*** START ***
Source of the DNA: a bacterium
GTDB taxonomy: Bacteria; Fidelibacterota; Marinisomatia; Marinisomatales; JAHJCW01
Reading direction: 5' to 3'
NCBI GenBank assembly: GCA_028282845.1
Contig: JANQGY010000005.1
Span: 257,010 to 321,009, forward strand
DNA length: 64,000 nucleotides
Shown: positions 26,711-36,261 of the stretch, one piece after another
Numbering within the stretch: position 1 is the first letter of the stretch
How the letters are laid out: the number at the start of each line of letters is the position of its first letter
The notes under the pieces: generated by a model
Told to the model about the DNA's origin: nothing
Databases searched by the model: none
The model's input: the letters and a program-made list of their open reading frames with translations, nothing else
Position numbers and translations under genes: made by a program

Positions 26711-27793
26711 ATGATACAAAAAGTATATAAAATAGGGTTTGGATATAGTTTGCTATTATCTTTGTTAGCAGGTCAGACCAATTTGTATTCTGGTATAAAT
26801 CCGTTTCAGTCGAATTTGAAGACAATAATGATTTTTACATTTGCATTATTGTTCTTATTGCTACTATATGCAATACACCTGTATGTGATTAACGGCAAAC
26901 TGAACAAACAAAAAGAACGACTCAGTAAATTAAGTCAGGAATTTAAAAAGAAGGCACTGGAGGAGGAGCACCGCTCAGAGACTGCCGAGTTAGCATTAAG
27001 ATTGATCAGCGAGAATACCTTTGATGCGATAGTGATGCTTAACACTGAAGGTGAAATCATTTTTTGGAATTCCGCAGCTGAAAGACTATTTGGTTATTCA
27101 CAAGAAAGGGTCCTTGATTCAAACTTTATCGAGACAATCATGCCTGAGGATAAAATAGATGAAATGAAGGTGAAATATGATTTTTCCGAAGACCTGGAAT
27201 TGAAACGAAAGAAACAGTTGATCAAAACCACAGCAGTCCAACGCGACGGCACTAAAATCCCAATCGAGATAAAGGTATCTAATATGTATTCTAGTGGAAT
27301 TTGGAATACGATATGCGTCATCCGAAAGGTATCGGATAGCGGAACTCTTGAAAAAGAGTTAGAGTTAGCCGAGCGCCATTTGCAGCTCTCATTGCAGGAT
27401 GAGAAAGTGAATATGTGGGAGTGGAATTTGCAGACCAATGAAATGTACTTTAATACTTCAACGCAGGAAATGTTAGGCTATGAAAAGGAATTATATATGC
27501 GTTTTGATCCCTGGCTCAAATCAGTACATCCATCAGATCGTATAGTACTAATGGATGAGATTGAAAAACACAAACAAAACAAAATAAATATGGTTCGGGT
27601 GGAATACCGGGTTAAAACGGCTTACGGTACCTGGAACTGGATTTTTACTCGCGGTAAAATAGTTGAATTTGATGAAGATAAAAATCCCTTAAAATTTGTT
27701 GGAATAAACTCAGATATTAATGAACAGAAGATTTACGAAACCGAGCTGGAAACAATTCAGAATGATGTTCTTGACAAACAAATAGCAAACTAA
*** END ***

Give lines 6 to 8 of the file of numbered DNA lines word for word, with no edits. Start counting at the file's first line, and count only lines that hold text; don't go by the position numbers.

Span: 257,010 to 321,009, forward strand
DNA length: 64,000 nucleotides
Shown: positions 26,711-36,261 of the stretch, one piece after another